Tissue samples were sent to Graz for analysis to learn how the arsenic behaved in the body. One of the things shown in the process was that in mice arsenolipid gets past the blood-brain barrier and accumulates in the brain. Based on these data, further joint projects were established, inter alia with Norwegian and Japanese partner institutions. Both of these countries are known for their high consumption of fish and seafood. Together with the Norwegian research partners, the scientists were ultimately able to show that the arsenic compounds are passed on to children via human breast milk.
The danger is difficult to assess
Despite the numerous results, it is not possible at this point to say exactly how much danger the compounds present for humans. “We know that the effects in humans can be completely different from those in animal experiments,” notes Francesconi. Accordingly, he emphasises that there is still a lot of work ahead: when the European Union set limits for arsenic in certain foodstuffs in 2016, organic arsenic compounds and the entire area of fish and seafood were deliberately excluded; the reason given was that not enough data was available at that point in time.
The results of the project are an important first step, says Francesconi, but: “Large epidemiological studies are now needed to know exactly how dangerous these substances really are.” This requires large laboratories equipped with the analytical methods developed by Francesconi and his team. A major part of the project funds had gone into the development of these methods. For this reason, such studies are not only costly, but also require an enormous investment of time. The project, which was part of a DACH project for cooperation between Germany, Austria and Switzerland, ran for three years and ended in 2019.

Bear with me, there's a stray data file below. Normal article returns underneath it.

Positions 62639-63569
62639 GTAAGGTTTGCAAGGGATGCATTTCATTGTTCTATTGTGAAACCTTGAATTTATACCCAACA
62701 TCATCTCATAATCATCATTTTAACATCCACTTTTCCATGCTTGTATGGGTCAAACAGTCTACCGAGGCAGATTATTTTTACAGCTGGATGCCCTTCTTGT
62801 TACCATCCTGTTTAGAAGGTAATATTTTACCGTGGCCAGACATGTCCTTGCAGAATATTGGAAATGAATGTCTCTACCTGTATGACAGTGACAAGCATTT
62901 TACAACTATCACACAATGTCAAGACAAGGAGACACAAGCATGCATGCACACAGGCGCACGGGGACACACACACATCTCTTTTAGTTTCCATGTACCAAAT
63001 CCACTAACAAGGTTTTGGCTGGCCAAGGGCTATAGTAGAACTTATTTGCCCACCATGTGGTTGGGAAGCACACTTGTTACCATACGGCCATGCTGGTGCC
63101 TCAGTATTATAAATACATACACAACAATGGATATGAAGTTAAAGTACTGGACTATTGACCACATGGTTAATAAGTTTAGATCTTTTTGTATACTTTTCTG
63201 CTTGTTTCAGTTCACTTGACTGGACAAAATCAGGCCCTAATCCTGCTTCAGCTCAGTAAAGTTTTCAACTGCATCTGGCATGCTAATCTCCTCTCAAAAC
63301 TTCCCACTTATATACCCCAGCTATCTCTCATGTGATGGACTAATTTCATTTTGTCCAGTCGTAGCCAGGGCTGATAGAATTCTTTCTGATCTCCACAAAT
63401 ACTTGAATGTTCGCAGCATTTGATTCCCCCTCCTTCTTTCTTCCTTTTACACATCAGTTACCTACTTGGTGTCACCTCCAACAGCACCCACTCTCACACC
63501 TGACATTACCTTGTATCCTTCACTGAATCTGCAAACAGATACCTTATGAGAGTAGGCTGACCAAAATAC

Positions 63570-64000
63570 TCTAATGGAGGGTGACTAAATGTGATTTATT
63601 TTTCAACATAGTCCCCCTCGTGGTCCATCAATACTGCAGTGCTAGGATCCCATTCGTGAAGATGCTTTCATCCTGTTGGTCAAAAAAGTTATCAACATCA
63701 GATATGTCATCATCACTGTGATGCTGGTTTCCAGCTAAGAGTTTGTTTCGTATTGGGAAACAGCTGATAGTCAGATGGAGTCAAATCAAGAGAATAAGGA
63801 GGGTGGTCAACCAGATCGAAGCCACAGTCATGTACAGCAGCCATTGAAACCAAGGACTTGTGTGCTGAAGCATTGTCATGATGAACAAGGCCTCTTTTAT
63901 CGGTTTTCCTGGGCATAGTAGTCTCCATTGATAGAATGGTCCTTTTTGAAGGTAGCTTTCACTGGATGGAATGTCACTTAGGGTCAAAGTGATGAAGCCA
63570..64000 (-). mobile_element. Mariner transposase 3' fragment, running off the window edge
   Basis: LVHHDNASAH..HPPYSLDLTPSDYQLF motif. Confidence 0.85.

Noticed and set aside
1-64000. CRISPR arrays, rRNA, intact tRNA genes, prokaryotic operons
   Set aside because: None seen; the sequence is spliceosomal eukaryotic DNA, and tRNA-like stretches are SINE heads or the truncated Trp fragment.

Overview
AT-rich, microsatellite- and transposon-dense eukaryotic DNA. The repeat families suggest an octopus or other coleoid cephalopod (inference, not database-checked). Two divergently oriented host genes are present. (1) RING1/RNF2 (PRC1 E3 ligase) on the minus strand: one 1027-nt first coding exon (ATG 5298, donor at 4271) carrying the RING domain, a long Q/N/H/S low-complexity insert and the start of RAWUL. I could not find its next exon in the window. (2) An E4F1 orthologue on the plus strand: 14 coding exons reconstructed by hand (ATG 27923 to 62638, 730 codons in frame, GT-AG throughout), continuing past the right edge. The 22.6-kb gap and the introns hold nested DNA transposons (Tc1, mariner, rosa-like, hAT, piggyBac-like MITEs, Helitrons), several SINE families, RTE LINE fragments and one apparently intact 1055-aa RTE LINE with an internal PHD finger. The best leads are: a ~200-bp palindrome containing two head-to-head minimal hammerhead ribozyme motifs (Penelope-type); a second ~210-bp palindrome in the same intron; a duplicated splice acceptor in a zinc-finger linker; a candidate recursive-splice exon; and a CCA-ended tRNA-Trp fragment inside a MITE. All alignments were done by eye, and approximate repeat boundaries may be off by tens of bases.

Kevin Francesconi is a chemist emeritus at the University of Graz and the former head of the Institute of Chemistry. His research interest focuses on the behaviour of metals in biological systems, especially arsenic. The Austrian Science Fund FWF contributed EUR 260,000 to the funding of the international basic research project “Synthesis, analytics and toxicological characterisation of arsenolipids” (2016-2019).
Xiong, Ch., Stiboller, M., Glabonjat, RA., Rieger, J., Paton, L., Francesconi, KA.: Transport of arsenolipids to the milk of a nursing mother after consuming salmon fish, in: Journal of Trace Elements in Medicine and Biology, Vol. 61, 2020
Yu, X., Xiong, Ch., Jensen, KB., Glabonjat, RA., Stiboller, M., Raber, G., Francesconi, KA.:
Mono-acyl arsenosugar phospholipids in the edible brown alga Kombu (Saccharina japonica), in: Food Chemistry, Vol. 240, 2018
Witt, B., Meyer, S., Ebert, F., Francesconi, KA., Schwerdtle, T.: Toxicity of two classes of arsenolipids and their water-soluble metabolites in human differentiated neurons, in: Archives of Toxicology 2017